First Reading: 2 Maccabees 7.1 – 2, 7, 9 – 14
Psalm 17
Second Reading: 2: Thessalonians 2. 16 – 3.5
Gospel: Luke 20: 27 – 38
As we approach the end of the year, we will find the days getting shorter and the nights
getting longer. This would be most obvious as the weather gets colder. In such somber
moments when activities slow down in the world because of the onset of the winder
season, the Church invites us to consider how we have lived our lives. This is how we live
today will also determine how we live tomorrow, and most of all, for eternity.

The Sadducees did not believe in the resurrection. They were among the conservatives.
They were the last once to hold out the idea of resurrection. Well, Jesus is a kind of
correcting their understanding on resurrection. Resurrection is life continuing. He tries to
explain to them that resurrection is life continuity. It is much more then what we
understand. When we think about heaven we say no more tears, no more sorrow, nor more
suffering. While doing we are kind of projecting the heaven the best moments of our life.
We are going to be united, first time, with love much more.

This was what prompted the seven brothers in today’s first reading to give up their lives for
something that is eternal. It was their hope in the resurrection that gave them the courage
to stand up for their faith in God, expressed by their commitment to the Law. We must not
think that the seven brothers were being over legalistic in the way the Law must be
observed, as if eating meat or breaking some of the customs was morally wrong. It was not
so much the laws themselves, but the act of breaking the Law that implies a lack of fidelity
to God, since the Law was given to Moses by God. It was a matter of commitment to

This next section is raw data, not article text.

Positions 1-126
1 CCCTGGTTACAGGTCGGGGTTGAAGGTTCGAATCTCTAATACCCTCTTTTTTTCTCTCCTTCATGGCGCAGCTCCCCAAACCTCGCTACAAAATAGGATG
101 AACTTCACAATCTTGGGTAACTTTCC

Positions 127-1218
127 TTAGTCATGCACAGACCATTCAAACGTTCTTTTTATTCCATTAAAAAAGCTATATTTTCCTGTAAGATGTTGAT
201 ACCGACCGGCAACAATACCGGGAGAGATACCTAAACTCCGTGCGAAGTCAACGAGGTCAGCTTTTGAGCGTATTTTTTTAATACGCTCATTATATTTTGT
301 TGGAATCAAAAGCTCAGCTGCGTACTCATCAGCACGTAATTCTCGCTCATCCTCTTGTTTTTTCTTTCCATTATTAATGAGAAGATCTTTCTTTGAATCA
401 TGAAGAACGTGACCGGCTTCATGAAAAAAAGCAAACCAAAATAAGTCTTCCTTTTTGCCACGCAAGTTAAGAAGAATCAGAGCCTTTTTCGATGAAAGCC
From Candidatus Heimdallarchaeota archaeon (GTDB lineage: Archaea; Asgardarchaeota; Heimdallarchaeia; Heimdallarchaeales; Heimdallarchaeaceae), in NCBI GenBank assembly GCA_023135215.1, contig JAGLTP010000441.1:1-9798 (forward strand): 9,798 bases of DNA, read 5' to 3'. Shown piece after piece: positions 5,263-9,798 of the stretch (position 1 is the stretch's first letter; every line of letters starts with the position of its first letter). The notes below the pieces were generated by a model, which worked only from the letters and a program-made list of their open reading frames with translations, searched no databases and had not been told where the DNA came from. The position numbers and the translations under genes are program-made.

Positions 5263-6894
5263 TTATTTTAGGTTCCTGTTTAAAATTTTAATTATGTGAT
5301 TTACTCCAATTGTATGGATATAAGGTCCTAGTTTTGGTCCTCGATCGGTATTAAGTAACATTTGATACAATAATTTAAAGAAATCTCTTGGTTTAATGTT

God, not just for themselves but as a witness to their allegiance in their faith to God.

Otherwise, their enemies might not believe that their God was real or that their faith was
firm. Hence, because of their total faith in God and in the resurrection of the body, they
surrendered themselves to the torture of evil men even unto death saying, “ours is the
better choice, to meet death at man’s hands, yet relying on God’s promise that we shall be
raised up by him, whereas for you there can be no resurrection, no new life.

However, we must not confused eternal life with everlasting life. One can live forever and
yet not be happy. The only reason that gives meaning to life ultimately is eternal love.
Again, today’s gospel message about marriage is a clarification that love continues forever.
Jesus is not denying the eternity of married love. However, He cautions us again, bringing
our imperfect love on earth to the next life. On earth our love is possessive and imperfect.
We tend to limit our love to those who care for us. But in the next life, the Lord tells us,
our love would be perfected. We will have intense love for everyone just as the Lord loves
each and every one of us intensely. Jesus said, “The children of this world take wives and